This year sees the 90th Anniversary of the Montblanc Meisterstück, a luxury item that epitomises the history of a brand, greater than no other. Introduced in 1924, the Meisterstück has gone on to symbolise both personal and historic milestones and has marked everything from a teenager’s graduation gift to the signing of the Golden Book of the city of Cologne when German Chancellor Konrad Adenauer didn’t have a pen and instead signed with John F. Kennedy’s personal Meisterstück 149. In celebration of this momentous anniversary, Montblanc have released the Meisterstück Heritage timepieces as well as a special collection of leather goods, men’s jewellery and writing instruments. I caught up with the Managing Director of Writing Instruments at Montblanc, Christian Rauch, to discuss his personal Montblanc memories and expert advice.
Montblanc pens mean so much to so many people – prestige, success and authenticity – but I was wondering what they mean to you?
A few you mentioned, but the big one for us is the idea of the lifelong companion. We create and manufacture them in the hope that they will be just that to their owners, will be with them in the nice moments and the difficult moments and really become a part of them. That might sound a little philosophical but this is actually what we do and this was true from the very beginning of the company in 1906 – we really wanted to create a writing implement that was more than just a pen. When the Meisterstück was created in 1924, 90 years ago, this writing implement embodied that spirit more than anything else we had done before, and therefore we are so proud of it.
You have collectors that come back again and again, what is it that you think keeps them returning to the brand?
The collectors are a very important part of our clientele, so we’ve been doing a limited edition since 1992, and I think the collectors who come back appreciate the story behind the pens – especially the limited editions. We take concepts like Leonardo Di Vinci or Albert Einstein and do an interpretation of their writing style. They are highly limited and are a way of showing the clients their value to us. They fall in love with it and then keep coming back. For them, collecting writing implements is similar to how others collect watches or art.
How do you tailor the limited edition pens?
We always have a character in mind, for example two years ago we used Pablo Picasso. We approached the family and together with them we developed the design. So we have to decide what was important to the way he was writing and drawing. We pick one theme – 39 portraits of a girl with a ponytail – and that’s what we translate into the writing style. Then we go deeply into the research of material – so we not only create a design and shape that is new, but also a technique that is new. In that case, when Picasso did the 39 portraits in one year, he did his first one in concrete and so we did a white gold fountain pen, treated in such a way to look like concrete. So the research is very important.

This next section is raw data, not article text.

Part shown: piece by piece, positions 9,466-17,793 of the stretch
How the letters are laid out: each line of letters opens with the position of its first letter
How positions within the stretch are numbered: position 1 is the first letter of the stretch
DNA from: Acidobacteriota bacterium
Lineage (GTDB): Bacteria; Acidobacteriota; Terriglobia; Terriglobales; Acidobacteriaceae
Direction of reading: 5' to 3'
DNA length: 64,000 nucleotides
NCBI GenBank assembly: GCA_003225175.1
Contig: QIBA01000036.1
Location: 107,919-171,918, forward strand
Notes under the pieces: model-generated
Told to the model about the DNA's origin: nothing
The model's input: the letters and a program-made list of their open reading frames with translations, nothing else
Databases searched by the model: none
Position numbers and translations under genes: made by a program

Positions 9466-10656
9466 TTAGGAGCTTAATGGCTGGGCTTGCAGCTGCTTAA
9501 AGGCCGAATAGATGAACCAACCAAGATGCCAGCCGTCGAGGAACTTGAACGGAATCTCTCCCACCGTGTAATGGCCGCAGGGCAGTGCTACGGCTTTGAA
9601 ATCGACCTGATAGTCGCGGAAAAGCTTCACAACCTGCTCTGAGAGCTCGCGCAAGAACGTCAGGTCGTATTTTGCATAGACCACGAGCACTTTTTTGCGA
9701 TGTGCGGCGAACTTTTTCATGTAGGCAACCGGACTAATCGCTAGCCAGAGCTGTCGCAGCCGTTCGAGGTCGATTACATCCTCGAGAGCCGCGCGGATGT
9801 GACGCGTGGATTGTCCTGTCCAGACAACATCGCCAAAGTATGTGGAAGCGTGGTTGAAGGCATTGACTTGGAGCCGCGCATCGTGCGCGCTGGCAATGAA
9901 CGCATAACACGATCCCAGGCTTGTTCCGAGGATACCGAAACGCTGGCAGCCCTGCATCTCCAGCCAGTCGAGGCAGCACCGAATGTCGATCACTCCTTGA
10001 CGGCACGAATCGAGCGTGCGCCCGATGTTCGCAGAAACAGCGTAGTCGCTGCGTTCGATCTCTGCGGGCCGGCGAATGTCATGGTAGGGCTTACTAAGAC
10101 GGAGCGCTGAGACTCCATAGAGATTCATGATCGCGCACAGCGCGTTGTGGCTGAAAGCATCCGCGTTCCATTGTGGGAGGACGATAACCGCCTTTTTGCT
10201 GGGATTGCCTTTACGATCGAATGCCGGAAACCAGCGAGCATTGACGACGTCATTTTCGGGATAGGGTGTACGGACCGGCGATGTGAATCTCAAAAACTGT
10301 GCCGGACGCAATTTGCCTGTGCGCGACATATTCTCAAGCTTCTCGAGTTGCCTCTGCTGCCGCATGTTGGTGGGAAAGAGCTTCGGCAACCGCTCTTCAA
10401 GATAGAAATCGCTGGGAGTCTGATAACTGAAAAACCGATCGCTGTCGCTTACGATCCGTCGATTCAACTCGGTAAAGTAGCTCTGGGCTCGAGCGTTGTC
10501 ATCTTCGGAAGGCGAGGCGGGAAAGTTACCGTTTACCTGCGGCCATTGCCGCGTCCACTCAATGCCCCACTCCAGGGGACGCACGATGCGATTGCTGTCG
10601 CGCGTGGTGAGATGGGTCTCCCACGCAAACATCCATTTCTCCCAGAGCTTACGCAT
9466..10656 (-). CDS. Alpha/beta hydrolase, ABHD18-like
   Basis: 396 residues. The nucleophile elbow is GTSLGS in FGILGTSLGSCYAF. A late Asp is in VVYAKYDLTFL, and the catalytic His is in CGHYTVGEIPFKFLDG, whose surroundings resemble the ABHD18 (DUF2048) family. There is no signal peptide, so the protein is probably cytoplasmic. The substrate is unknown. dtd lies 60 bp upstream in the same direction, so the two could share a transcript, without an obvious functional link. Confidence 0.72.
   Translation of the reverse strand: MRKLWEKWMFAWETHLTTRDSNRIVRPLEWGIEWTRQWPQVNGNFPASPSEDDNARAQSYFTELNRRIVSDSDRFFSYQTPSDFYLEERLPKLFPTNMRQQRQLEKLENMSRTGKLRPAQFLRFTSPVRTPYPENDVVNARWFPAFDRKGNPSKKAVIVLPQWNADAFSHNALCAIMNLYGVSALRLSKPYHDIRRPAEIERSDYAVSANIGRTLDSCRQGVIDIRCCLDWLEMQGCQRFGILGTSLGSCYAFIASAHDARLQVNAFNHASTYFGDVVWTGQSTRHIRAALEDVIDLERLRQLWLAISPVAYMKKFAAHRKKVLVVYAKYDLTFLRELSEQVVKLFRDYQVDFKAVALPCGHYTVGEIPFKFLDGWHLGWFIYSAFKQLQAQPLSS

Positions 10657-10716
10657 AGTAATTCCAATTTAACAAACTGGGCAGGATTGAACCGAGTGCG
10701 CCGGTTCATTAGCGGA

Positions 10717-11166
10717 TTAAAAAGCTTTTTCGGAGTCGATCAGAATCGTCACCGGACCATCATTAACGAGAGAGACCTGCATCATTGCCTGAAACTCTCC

As a company, how has the digital age affected you?
We love the digital age. In fact, what I always say is, the more iPhones and Blackberries, the better it is for us. Because what is clear is that today, people are writing more than ever before. So you see when you go on the tube or you sit in a restaurant even, people are writing and writing and writing. Millions of Twitter tweets, Facebook notifications etc., so the need for us to communicate through writing is bigger than it has ever been before. But obviously, a lot of people don’t use a pen and paper, however there are moments in life when you really want to make a change to the impersonal messages you get. The hunger for personal messaging gets bigger and bigger with the more impersonal messages we receive. So for example, if you send a thank you letter by hand, that is a totally different story, because you have to sit down and think of this person and it’s your handwriting. It’s absolutely you. Plus you cannot send it to 50 people; you can only send it to 1. So you have to dedicate your thoughts and your time to that person. And in some moments, this is much more precious than it was 50 years ago when there was no other possibility. Now, it’s so rare.
And there are moments when you use your own handwriting. You would never sign an important contract with a like button on Facebook, so your signature is something that will remain that way. So the more iPhones and computers we have the better. We all use them on a daily basis and so customers around the world are appreciating the art of handwriting. They want to enjoy the act of writing, so they don’t buy a $1 pen. That’s why people come to Montblanc.
What made you move from Sony to Montblanc?
I have been a fountain pen collector for my entire life and, when I was a small kid, I was fascinated by writing and Montblanc. So I had a big collection of Montblancs already before I joined the company, so the role was a really personal thing coming true for me.
Tips for selecting that perfect pen?